The most noticeable item of work carried out this winter was the removal of the rhododendron to the right-hand side of the 3rd and 7th holes. As is often the case, when removing this type of shrub, wholesale removal of trees is often required. We wish to stress that the retention of trees is paramount although we are often left with little choice but to remove surrounding trees due to the damage caused by the rhododendron bush itself.
The toxins responsible for the poisonous effects of Rhododendron are grayanotoxins. These are highly oxygenated diterpenoids that have been presumed to be produced elsewhere in the plant as a natural chemical defence. It is this chemical reaction that often make surrounding trees and plants (grass included) deteriorate in condition, eventually suffocating.
The removal of rhododendron plants around the site is done so to enable other species to thrive. Below, highlighted in red, is an example from this area where the trees were in a condition to enable us to retain them and provide an environment in which they will flourish.
We felt it important to highlight these key points behind undertaking such works. It is work that has been advised for many years, referencing back as far as the 2014 Ecology Report, and as a result will be visible over the coming years with other areas such as the left of the 1st tee / 18th green and 2nd tee being other areas in desperate need of managing due to the impact they’re having on the surrounding playing surfaces.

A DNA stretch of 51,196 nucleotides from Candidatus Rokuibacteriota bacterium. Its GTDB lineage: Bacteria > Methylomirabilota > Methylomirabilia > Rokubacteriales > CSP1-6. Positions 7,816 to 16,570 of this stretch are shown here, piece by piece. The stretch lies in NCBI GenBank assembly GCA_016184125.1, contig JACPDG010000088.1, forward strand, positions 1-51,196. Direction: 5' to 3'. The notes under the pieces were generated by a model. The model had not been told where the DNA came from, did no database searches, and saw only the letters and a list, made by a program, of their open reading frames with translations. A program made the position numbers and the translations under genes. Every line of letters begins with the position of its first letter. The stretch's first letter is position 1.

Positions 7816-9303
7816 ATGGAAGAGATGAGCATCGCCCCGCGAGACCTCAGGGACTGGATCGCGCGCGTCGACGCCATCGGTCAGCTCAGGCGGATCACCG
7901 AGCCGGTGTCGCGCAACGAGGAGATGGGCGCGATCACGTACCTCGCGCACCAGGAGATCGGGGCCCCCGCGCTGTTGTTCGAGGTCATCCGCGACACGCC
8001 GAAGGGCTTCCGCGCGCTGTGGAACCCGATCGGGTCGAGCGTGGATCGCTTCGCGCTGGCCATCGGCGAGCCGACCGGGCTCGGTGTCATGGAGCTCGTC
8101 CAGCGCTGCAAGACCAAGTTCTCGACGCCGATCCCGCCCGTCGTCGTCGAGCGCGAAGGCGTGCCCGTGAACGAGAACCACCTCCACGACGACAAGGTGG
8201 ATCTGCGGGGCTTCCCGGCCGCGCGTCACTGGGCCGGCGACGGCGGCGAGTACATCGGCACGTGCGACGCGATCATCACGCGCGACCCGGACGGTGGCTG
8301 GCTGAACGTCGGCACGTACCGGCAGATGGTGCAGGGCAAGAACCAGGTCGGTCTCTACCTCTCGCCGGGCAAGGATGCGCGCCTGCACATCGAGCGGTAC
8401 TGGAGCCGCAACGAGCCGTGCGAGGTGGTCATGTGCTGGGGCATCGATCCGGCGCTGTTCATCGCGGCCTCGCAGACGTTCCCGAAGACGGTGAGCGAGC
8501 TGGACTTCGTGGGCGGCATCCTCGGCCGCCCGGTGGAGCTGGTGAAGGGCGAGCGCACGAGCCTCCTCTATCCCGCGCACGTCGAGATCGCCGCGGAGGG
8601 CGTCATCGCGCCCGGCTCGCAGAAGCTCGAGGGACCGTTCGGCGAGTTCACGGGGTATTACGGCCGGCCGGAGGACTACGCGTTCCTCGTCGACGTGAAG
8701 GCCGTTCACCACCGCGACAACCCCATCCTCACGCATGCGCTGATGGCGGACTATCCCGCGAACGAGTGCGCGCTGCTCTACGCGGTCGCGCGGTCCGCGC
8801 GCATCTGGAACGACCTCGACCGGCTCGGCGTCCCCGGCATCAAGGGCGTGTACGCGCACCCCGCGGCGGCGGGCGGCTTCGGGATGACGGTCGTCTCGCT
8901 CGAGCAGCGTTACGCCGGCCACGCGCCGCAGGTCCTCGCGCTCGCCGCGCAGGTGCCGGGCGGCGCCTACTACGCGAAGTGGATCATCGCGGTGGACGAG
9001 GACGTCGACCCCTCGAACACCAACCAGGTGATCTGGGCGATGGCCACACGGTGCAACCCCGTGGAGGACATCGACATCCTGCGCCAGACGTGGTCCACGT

The area to the 3rd hole now presents clear views of the hole reducing the health and safety risk from the tee shot. Several items of feedback regarding golfers now having the ability to play up the 7th hole was received, however prior to instructing the work, we carried out several inspections to ensure confidence in this option not being viable.
Quantifying this, the angle from the 7th hole is fundamentally blocked by the copse of pine trees located to the side of the 7th teeing ground. The area in which any advantage gained is approximately 270 yards from the teeing ground, but only provides a landing area of approximately 25 yards so there is little gain to be had. These comparable landing zones are evident in the below image taken prior to any works being undertaken:
The ecology benefits of opening up this area and creating a low-lying wetland is also significant. It is estimated that around 40% of the world’s biodiversity is homed in such areas as well as acting as water sources, purifiers and often store more carbon than forests.